Don’t Believe Everything You Read on Supplement Labels

September 14, 2011
Laura Beil

CURE, Fall 2011, Volume 10, Issue 3

Cancer patients and survivors should discuss supplement and vitamin use with their oncologists.

The Food and Drug Administration treats dietary supplements more like food than drugs. This means that the standards the agency applies to medicines, including testing of products before they are put on the market, don’t apply to supplements. There is also no defined standard for many commonly used terms, such as “natural,” which means that consumers are often left to choose supplements based on the label—with no guarantee that what’s on the label is actually in the bottle.

Buyer, beware. Do some homework before buying supplements. For example, the service runs independent tests of common vitamins and herbs, searching for purity, amount of active ingredient and contaminants. Some results have been surprising—revealing several times more or less of the ingredients listed on the label, or contamination with metals and other substances. As a case in point, recent tests of popular multivitamins found that almost one-third of the products tested contained significantly more or less ingredient than claimed on the label, or were contaminated with lead.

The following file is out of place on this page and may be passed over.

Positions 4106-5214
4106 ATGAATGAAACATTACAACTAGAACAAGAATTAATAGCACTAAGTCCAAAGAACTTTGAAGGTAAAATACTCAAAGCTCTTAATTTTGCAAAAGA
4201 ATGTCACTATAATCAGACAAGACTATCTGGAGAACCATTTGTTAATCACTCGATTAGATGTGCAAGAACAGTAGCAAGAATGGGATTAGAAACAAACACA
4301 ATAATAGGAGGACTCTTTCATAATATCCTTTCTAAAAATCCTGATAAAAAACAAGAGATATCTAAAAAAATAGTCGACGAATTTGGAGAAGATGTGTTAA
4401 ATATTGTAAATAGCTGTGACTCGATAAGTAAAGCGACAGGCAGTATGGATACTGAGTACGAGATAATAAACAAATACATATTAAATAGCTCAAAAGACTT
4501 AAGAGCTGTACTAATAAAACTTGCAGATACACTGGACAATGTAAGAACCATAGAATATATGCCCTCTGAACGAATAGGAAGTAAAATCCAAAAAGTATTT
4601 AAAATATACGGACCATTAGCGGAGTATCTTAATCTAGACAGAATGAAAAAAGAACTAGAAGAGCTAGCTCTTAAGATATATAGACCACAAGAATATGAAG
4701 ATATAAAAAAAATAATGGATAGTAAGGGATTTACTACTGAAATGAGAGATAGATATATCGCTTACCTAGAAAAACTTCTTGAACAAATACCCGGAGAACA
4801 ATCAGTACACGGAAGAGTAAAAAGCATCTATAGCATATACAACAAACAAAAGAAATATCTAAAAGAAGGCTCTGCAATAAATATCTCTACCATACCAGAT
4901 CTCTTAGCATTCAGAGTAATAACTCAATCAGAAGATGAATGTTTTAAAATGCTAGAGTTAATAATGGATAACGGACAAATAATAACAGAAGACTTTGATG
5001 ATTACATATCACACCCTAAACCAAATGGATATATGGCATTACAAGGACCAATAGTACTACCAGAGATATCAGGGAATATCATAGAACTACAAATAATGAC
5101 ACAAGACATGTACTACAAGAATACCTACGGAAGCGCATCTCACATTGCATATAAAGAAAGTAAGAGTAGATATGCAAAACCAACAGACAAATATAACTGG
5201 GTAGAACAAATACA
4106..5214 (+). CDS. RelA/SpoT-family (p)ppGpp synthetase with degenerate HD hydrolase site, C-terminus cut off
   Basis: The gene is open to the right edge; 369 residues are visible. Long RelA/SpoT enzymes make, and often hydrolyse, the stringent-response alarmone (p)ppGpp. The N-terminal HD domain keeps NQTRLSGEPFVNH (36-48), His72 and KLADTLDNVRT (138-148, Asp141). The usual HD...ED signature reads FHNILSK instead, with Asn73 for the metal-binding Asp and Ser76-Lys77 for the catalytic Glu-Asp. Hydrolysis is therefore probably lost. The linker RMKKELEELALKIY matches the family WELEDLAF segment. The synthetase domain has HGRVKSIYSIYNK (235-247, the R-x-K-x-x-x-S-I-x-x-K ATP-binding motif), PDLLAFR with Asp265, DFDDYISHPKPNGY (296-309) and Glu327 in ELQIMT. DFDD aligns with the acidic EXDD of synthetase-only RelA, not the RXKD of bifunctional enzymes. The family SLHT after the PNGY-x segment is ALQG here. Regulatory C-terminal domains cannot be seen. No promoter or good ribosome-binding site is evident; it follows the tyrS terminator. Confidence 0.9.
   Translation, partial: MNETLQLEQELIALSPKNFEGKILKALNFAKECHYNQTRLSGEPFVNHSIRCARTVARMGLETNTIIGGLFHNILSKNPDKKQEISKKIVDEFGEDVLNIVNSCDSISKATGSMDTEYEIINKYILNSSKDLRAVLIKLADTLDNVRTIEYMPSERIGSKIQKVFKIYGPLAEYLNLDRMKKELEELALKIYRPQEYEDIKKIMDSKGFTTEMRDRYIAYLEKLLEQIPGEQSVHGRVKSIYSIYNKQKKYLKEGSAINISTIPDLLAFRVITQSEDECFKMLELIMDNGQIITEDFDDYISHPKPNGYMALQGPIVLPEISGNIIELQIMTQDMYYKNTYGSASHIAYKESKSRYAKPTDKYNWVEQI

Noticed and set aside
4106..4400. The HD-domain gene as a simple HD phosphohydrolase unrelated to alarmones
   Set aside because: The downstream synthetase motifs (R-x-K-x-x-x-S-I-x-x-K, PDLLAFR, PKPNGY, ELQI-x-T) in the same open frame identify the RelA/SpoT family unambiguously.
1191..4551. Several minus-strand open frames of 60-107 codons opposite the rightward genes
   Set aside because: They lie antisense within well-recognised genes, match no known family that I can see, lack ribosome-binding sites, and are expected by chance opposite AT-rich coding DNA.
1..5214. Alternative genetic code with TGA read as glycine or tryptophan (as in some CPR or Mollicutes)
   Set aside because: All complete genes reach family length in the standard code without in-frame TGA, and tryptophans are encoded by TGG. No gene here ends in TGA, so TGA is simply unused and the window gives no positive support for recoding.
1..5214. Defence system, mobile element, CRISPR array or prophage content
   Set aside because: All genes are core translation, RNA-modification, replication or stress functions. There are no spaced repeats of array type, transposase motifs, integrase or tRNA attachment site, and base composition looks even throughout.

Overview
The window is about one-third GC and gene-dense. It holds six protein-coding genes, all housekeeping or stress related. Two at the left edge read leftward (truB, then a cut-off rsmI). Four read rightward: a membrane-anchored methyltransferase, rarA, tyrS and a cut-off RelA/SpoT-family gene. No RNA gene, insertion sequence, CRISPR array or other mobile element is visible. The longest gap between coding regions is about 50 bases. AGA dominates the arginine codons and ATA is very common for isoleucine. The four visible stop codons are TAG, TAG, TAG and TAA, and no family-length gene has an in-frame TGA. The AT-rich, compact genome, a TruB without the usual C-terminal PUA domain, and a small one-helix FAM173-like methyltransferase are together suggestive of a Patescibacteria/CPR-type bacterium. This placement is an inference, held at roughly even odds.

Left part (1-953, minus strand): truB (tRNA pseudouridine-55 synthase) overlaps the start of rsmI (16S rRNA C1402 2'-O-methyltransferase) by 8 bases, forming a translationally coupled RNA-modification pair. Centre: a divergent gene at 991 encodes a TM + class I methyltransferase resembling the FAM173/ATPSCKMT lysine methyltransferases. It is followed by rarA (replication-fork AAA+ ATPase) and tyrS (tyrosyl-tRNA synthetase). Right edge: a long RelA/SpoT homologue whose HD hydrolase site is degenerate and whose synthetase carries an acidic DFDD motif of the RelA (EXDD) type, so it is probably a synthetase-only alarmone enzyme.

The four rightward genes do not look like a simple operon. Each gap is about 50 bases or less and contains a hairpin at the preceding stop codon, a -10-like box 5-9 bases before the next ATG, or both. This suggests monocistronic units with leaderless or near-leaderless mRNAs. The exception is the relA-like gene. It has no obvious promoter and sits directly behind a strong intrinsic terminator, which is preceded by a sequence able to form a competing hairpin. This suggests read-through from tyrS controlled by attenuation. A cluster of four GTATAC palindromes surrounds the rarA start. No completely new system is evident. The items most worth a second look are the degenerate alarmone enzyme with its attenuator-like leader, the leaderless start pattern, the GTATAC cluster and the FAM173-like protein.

Also, look for certain designations on the label that show the manufacturer has voluntarily subscribed to higher manufacturing practices. Several organizations offer independent verification, and if the products meet those standards for purity, quality and potency, a seal will appear on the label. For instance, U.S. Pharmacopeia has a verification mark (visit; Consumerlab also has its own approval process for companies that choose regular quality testing; and independent quality verification is provided by the Natural Products Association ( and NSF International (